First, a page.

The cast of Black Ops: Infected, without a doubt, inhabited the zombie character to a much higher level of success and believability than any I’ve seen elsewhere. They slowly, effectively lurch around, clearly giving the impression that they are not in full control of their physical function. They react accordingly when shot, recoiling back and stumbling to regain composure. A lot of things make Black Ops the best version of the Infected brand to date, but the actors definitely top that list.
Overall, the group sizes still feel a bit too large in an haunt that would make for a truly magical intimate-sized experience. With the continued absence of Trapped, I found myself honestly wishing Knott’s would go the upcharge route in the future with Infected in an effort to make a great experience even more special.
The Red Barn
Take a trip to a blood-soaked barn filled with carnivorous animals seeking to prey on human flesh in the Red Barn gore maze. Legend has it the farmer who owns the barn was transformed into a heinous creature that sends his sadistic sons to ensure his legacy. None dare enter the barn, for those who enter never escape.
Red Barn is a modern taken on a classic Halloween hay maze, meets cannibalistic rednecks. And as odd as that may sound, it actually works really well in the context.
At its core, the interior scenic of The Red Barn is what you may well expect – wooden textures flanked with blood-soaked hay bales, accentuated by copious amounts of dismembered animal corpses. (If you have a soft spot for chickens or pigs, or are a card-carrying member of PETA, this maze may not be for you!)
What makes the scenic work so well in The Red Barn is in fact its simplicity. By staying more minimal in its approach, it feels more gritty, more real, more authentic. What results is a very traditional classic Halloween flavor which is oftentimes lost as mazes try harder and hard to be more high tech.
Perhaps The Red Barn’s coolest gimmick is its willingness to play with spacial heights. Ceilings ramp down as floors slope up seamlessly, creating an unnerving sense of disorientation that is sure to take you out of your comfort zone.
The story of The Red Barn centers around a deranged family of rednecks with a taste for blood – and the scareactors inhabiting this make-shift slaughterhouse play their roles well.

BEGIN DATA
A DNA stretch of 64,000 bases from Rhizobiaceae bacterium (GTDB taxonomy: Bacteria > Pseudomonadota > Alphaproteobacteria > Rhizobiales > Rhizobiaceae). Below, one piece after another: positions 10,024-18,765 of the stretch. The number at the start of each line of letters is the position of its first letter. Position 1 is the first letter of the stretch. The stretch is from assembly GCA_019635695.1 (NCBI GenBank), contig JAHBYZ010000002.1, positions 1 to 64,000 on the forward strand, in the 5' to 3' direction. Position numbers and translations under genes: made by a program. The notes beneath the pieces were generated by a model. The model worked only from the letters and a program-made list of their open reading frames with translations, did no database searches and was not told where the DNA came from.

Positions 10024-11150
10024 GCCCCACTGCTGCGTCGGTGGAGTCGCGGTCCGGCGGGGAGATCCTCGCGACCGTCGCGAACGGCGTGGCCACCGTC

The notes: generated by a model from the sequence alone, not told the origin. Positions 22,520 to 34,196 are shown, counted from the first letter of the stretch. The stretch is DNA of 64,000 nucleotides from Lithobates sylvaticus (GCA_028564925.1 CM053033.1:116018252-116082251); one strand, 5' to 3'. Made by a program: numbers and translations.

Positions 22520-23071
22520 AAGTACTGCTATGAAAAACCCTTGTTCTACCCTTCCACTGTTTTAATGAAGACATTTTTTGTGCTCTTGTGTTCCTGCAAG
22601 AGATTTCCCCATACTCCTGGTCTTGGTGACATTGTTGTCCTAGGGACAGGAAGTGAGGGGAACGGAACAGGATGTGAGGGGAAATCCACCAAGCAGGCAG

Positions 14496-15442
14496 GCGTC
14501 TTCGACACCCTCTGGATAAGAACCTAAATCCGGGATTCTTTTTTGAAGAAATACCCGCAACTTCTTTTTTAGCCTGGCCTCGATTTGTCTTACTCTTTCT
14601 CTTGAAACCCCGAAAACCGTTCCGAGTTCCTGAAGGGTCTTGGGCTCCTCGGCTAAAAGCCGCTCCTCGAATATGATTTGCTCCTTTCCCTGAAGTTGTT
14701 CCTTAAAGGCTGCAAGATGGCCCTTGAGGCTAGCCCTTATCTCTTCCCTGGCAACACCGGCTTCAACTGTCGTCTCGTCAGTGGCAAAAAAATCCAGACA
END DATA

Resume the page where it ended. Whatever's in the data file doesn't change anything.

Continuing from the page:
An energetic cast, they truly brings this demented family to life, and creates a sense of urgency for your escape that instantly transports you into the storyworld. In its first year, The Red Barn is sure to become a solid fixture of Knott’s Scary Farm.
The Dead of Winter: Wendigo’s Revenge
Deep in the frozen tundra, the realm of a treacherous snow queen has been usurped by her evil minion, the horrific Wendigo. She may be dead, but her evil spell hasn’t been lifted: The dead cannibals have risen from their snowy graves as hungry creatures feast on the surrounding villages. During the chaos, the queen’s prized possession, the horrific Wendigo, has seized control of her throne, ready to prey upon any unsuspecting visitors who enter the borders of its icy domain.
A compelling story set in a frozen world definitely paints a unique picture for a haunt – but sadly those strokes of a keyboard do nothing to translate into the physical space. The Dead of Winter – which debuted at Knott’s Scary Farm in 2015 was among their worst mazes. Promises of a complete retooling for 2016, and presented as a sequel story with Wendigo’s Revenge left us hopeful that this year’s take-two under new management, so to speak, could right the many wrongs of the original design team.
Sadly, they only found a way to make it worse, leaving The Dead of Winter: Wendigo’s Revenge as one of the worst haunts of Knott’s Scary Farm’s modern era.
The frozen-over walls of an ice cavern are not exactly the easiest texture to replicate – and unfortunately has proven to be far beyond the means of the Knott’s Scary Farm scenic team. The sets are not at all believable in appearance. They don’t look like ice. They don’t even look like fake ice.
The space is almost too brightly lit to be frightening. It’s difficult to create a sense of tension when you can see nearly every inch of the room, including what lies ahead waiting for you in nearly plain sight.
Questionable design choices further hinder this already doomed haunt, like, for example – a moment where you walk over frozen corpses in the “ice” under your feet – comprised of several bad store mannequins and one blatant flat screen TV meant to imply one of the bodies is still alive. To say it’s a jarring juxtaposition would be an understatement.